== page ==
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MATCHMAKER, THE

SYNOPSIS:
Marcy Tizard (Janeane Garofalo) is a political aide to Massachusetts Senator John Mcglory (Jay O. Sanders) who's up for re-election, but is struggling in the polls. Looking for a new angle to garner more votes, McGlory's campaign manager, Nick (Denis Leary), decides they should play up the Senator's Irish roots. They send a reluctant Marcy to the Senator's homeland of Ballinagra, Ireland, where she finds herself in the middle of a local matchmaker festival. Being a single American woman, everyone thinks she's there for the festival, including Dermot (Milo O'Shea), the Head Matchmaker. Although she adamantly denies that, Dermot picks out Sean (David O'Hara), a journalist, as her match. Marcy wants no part of this, but soon the locals and their way of life begin to soften her resistance. As she finds herself falling for Sean, she must balance her feelings with her duties to find McGlory's family roots.

"What might have become a standard Irish/American love story has a bit of a twist - under the helm of Australian director Mark Joffe, who takes a rather off-beat approach to this novel idea. The cross-germination of cynical American political culture with the lilting charm of the Irish fails to gel as a whole, despite interesting ideas and an engaging lead performance by Janeane Garofalo. There’s something intrinsically problematic about the script which is contrived and at times rather trite. Having said that, there is a certain charm about the picturesque Irish locations, beautifully shot by Aussie cinematographer Ellery Ryan, and the contrasts of cultures is quite intriguing. The handling of the Matchmaker Dermot’s character is at odds with the rest of the film, hindering the pace. It is a story that defies belief, as the characters are not truly credible, nor is there sufficient chemistry for the two romantic leads. Garofalo has an earthiness and appealing lack of self-consciousness, but is somewhat restrained with the role’s limits. The main heart of the film lies with the Irish people, whose very nature shines through, creating most of the film’s charm."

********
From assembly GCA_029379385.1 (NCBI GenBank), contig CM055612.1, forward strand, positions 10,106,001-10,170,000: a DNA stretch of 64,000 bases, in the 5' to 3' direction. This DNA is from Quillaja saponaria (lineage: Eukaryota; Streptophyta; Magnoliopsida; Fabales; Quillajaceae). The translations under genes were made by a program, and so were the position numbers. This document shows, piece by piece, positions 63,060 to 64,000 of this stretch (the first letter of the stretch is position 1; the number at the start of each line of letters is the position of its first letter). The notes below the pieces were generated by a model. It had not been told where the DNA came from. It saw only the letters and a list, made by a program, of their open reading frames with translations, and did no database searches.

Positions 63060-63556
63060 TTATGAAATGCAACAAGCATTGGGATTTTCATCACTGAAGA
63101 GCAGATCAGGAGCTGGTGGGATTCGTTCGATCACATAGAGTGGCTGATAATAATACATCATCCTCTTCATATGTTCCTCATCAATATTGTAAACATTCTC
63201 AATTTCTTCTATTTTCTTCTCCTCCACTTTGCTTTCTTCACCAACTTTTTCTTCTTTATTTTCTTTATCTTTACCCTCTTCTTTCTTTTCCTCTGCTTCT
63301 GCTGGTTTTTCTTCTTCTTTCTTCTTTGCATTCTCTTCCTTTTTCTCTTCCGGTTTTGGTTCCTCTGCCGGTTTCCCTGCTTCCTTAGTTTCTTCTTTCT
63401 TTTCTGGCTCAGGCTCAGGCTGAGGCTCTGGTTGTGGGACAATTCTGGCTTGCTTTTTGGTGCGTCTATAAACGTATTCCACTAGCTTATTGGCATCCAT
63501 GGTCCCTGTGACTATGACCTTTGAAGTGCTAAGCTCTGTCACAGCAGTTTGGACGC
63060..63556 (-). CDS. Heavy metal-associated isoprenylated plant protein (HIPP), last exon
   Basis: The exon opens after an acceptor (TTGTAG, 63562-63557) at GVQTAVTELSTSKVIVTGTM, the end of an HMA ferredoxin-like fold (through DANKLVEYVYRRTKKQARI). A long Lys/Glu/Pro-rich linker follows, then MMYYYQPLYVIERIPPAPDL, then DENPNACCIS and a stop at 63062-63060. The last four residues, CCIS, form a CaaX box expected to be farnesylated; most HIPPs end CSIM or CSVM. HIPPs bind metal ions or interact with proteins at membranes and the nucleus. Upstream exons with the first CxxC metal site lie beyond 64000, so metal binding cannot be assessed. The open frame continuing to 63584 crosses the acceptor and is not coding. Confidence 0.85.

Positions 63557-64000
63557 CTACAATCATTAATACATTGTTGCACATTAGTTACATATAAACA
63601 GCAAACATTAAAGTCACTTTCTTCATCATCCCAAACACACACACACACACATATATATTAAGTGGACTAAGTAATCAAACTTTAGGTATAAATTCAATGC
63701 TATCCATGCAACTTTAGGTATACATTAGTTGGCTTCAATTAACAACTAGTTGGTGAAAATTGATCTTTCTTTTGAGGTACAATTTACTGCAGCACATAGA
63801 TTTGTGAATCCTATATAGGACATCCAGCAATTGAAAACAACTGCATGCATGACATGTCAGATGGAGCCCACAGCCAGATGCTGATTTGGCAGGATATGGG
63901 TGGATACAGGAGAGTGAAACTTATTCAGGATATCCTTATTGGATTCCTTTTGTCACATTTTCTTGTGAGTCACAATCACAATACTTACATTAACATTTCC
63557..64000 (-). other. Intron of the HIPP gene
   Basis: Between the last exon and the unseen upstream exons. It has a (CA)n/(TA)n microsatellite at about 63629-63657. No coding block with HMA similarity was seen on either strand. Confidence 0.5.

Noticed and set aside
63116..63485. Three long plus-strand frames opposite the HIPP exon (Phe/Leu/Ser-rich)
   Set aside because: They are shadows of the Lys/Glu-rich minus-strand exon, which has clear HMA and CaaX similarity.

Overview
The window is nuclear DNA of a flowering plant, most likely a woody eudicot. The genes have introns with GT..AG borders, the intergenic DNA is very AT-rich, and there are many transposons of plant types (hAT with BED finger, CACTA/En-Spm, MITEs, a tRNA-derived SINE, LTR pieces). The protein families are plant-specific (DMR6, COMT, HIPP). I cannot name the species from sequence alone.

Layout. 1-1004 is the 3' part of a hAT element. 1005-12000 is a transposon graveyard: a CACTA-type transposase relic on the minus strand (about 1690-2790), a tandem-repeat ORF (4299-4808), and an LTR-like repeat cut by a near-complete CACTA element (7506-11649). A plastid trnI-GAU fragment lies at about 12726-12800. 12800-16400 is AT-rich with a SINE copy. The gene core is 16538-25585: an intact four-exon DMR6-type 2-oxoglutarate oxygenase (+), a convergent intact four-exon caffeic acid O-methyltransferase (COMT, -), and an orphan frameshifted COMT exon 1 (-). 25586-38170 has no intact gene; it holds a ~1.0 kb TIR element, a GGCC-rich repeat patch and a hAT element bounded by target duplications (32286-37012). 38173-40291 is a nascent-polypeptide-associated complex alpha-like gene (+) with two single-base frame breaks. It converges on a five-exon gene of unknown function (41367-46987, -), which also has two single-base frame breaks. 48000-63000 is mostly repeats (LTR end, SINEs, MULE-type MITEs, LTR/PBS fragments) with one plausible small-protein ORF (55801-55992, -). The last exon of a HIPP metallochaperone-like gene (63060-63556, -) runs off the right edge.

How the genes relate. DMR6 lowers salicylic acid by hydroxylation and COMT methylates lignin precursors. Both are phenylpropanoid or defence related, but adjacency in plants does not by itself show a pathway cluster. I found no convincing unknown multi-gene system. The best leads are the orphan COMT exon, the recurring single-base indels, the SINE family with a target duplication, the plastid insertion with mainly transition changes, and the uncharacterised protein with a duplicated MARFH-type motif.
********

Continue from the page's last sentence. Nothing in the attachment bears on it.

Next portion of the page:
Louise Keller

"Though the cinematic Americanisation of Ireland tends to be a little tedious at times, occasionally, a small gem emerges from the clicheed rough, and such a film is The Matchmaker, a savvy political satire on the one hand, and a romantic comedy with the least likely of romantic heroines on the other. In between, there's the quaint deliriousness of the Irish character, beautifully presented in a small Irish locality. Directed with an understated eloquence by Australia's versatile Mark Joffe, The Matchmaker (nothing to do with the Thornton Wilder play of the same name), has an old-fashioned sensibility attached to it, nicely developing that age-old theme that everyone is on the search for love, whether they know it or not. It's a simple theme told with intelligence and wit. Janeane Garofalo is a joy on screen, playing a woman running away from romance and hoping never to find it. She gives a glowing, funny and touching performance, while veteran Milo O'Shea, an ageless Irish master, is in top form as the wily matchmaker in question. Love is certainly in the Irish air here, and the end result is a droll, charming film with deftly etched characters and plenty of wit and wisdom."
Paul Fischer

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CRITICAL COUNT
Favourable: 1
Unfavourable: 2
Mixed: 0

See Paul Fischer's interview with director
MARK JOFFE

THE MATCHMAKER (M) 15 +
(Ireland/UK)

CAST: Janeane Garofalo, David O’Hara, Milo O’Shea, Jay O. Sanders, Rosaleen Linehan, Paul Hickey, Maria Doyle Kennedy, Saffron Burrows, Denis Leary, Jimmy Keogh

DIRECTOR: Mark Joffe

PRODUCER: Tim Bevan, Eric Fellner, Luc Roeg

SCRIPT: Karen Janszen, Louis Nowra, Graham Linehan (based on a screenplay by Greg Dinner)

CINEMATOGRAPHER: Ellery Ryan

EDITOR: Martin Smith

MUSIC: John Altman

PRODUCTION DESIGN: Mark Geraghty

RUNNING TIME: 96 minutes

 

AUSTRALIAN DISTRIBUTOR: PolyGram

AUSTRALIAN RELEASE DATE: March 12, 1998







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